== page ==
Court likely to reject “Trump too small” trademark claim



The justices seemed to favor the government’s case in Wednesday’s trademark dispute (Anthony Quintano via Flickr)

Wednesday’s argument in Vidal v. Elster involved a provision in the federal Lanham Act that directs the Patent and Trademark Office, the entity that registers federal trademarks, to refuse to register any mark that identifies “a particular living individual.” In this case, Steve Elster argued that the PTO’s refusal to register the phrase “Trump too small,” which he has used to sell T-shirts mocking the former president, violated the First Amendment. Largely because the court twice in the last 10 years has invalidated other parallel restrictions in the Lanham Act, the lower courts accepted that argument and held the statute unconstitutional.

The argument Wednesday, though, suggested that the justices are unlikely to take the same approach this time. Because the court splintered in both of the previous cases, it’s no surprise that the justices offered a variety of different approaches to the “Trump too small” reaction. The problem for Elster is that none of the approaches suggested any interest in forcing the PTO to register the mark.

The simplest approach came from Justice Sonia Sotomayor, with some support from Justice Ketanji Brown Jackson. Sotomayor emphasized the limited effect of the Lanham Act on Elster’s speech. For her, it is important that the only question here is whether Elster can register the mark. Even though the PTO has refused to register it, he remains free to use the mark, and well might obtain an exclusive right to use the mark under common-law doctrines enforceable under state law. As Sotomayor put it: “He can sell as many shirts with this saying, and the government’s not telling him he can’t use the phrase, [that] he can’t sell it anywhere he wants.” Because “you’re not talking about stopping the speech,” Sotomayor said, “[t]he question is, is this an infringement on speech? And the answer is no.” For her, the only reason that the case seems complex to anybody is that her colleagues are “becoming straitjacketed by labels instead of looking at this as I do from first principles.”

A different approach that ends up in much the same place came from Justice Neil Gorsuch, supported by Justice Brett Kavanaugh. The touchstone for Gorsuch – not really a surprise – was history. He repeatedly emphasized the “long historical tradition” of restrictions barring marks with the name of a living person, geopraphy, and so forth. Because trademark rules “have always [included] content-based restrictions,” he wondered whether that shouldn’t be “enough for us to resolve this case,” reasoning that if we “just look at the history here [we could] see whether historical evidence comports with this being a First Amendment liberty.”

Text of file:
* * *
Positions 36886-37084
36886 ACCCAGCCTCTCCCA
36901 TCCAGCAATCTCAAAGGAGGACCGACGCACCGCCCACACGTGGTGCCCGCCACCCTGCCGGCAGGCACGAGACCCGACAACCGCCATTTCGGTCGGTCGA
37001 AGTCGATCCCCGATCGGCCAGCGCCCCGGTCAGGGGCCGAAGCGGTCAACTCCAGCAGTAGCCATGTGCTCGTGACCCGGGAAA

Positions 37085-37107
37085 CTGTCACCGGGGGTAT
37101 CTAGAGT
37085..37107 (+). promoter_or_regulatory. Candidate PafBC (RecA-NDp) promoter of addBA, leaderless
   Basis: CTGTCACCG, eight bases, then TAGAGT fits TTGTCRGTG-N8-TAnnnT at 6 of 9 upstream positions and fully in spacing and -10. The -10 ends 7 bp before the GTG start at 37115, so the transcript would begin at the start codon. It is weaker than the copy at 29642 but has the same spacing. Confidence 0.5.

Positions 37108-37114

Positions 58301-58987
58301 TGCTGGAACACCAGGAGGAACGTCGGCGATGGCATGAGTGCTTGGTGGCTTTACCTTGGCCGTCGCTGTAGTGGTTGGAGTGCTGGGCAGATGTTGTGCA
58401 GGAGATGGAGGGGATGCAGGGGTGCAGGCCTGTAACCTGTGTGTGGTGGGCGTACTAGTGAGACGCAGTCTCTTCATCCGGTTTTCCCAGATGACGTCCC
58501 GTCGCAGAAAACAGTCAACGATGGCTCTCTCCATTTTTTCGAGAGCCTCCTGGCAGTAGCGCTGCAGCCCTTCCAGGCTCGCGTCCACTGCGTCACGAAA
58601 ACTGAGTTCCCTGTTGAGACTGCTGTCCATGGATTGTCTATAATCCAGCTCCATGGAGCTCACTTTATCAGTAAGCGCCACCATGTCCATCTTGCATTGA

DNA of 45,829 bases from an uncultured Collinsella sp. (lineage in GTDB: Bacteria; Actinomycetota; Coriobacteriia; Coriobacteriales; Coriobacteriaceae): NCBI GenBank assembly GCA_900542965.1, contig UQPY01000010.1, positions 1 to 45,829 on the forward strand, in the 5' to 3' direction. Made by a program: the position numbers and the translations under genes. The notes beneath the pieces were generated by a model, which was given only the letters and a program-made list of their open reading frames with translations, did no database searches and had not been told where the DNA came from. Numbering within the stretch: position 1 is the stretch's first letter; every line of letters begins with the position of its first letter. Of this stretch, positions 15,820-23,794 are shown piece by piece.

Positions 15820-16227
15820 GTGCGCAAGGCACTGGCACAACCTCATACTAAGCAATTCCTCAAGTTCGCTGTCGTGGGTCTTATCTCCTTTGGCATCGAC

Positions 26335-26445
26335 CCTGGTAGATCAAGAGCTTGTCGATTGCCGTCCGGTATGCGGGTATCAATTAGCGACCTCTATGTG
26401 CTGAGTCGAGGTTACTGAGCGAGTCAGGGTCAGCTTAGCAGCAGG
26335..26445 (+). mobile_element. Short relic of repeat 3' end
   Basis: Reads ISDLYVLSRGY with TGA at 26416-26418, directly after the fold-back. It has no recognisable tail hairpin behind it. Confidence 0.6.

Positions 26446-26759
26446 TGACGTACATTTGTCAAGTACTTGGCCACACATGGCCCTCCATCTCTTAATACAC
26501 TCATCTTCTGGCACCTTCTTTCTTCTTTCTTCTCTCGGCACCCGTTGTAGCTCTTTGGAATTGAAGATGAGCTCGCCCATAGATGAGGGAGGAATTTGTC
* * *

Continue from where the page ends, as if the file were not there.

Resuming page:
The firmness of his position was clearest when he was talking to Jonathan Taylor, who argued on behalf of Elster. Gorsuch commented that “we can put whatever abstract labels around it – limited public for[um], content-based – but, at the end of the day, it’s pretty hard to argue that a tradition that’s been around a long, long time, since the founding … is inconsistent with the First Amendment.”

Kavanaugh joined the conversation moments later, suggesting that he would find it hard to reject Congress’s judgment about the reasonableness of the restriction given how “long [it’s] been Congress’s view.”

Another route to validation of the statute came from Justice Elena Kagan. Kagan tracked the government’s doctrinal argument, relying on a distinction between a statute that directly limits speech and a statute that only conditions the availability of benefits based on some characteristic of the speech. Crucial to her perspective is the idea that the statute itself is not viewpoint-based – because it turns on whether the named individual (Donald Trump) consented, not whether the trademark is favorable or critical of Trump. Granting that premise, the key problem with Taylor’s argument is that the court’s existing cases provide no support for it. Kagan pressed Taylor repeatedly for his “best case … that would show that the government is prohibited from declining to subsidize expressive activity.”

When Taylor did not answer directly, Kagan interjected that she could “cite many cases. All those cases are benefit cases where we’ve said, as long as it’s not viewpoint-based, government can give the benefit to some and not the benefit to others.” There aren’t cases that go the other way, she said. “[W]hat you can’t find is a case that supports your proposition that … government cannot make distinctions when government is only giving out a benefit and not restricting any speech.

The argument ended on a more collegial note, as Chief Justice Roberts congratulated Malcom Stewart (appearing for the government) on his 100th argument before the Supreme Court, noting that Stewart is “the fourth person to reach this rare milestone this century.” He went on to recall an argument he had against Stewart (when Roberts was in private practice). Roberts quipped that in the earlier case the final result, when the opinions came down, was that Roberts was left “just nine votes short of a unanimous result.”

It is not at all obvious that any one of the major ideas at the argument could gain a majority of votes. But uncertainty about which of the reasons will appeal to which justices does not obscure the key takeaway from the argument: None of the justices seem to think that a statute that (in Sotomayor’s words) “doesn’t stop you from selling anywhere as much as you want” infringes the First Amendment in any way. I suppose we’ll have to wait until the late spring to see exactly how the various ideas work themselves out in the final opinions.


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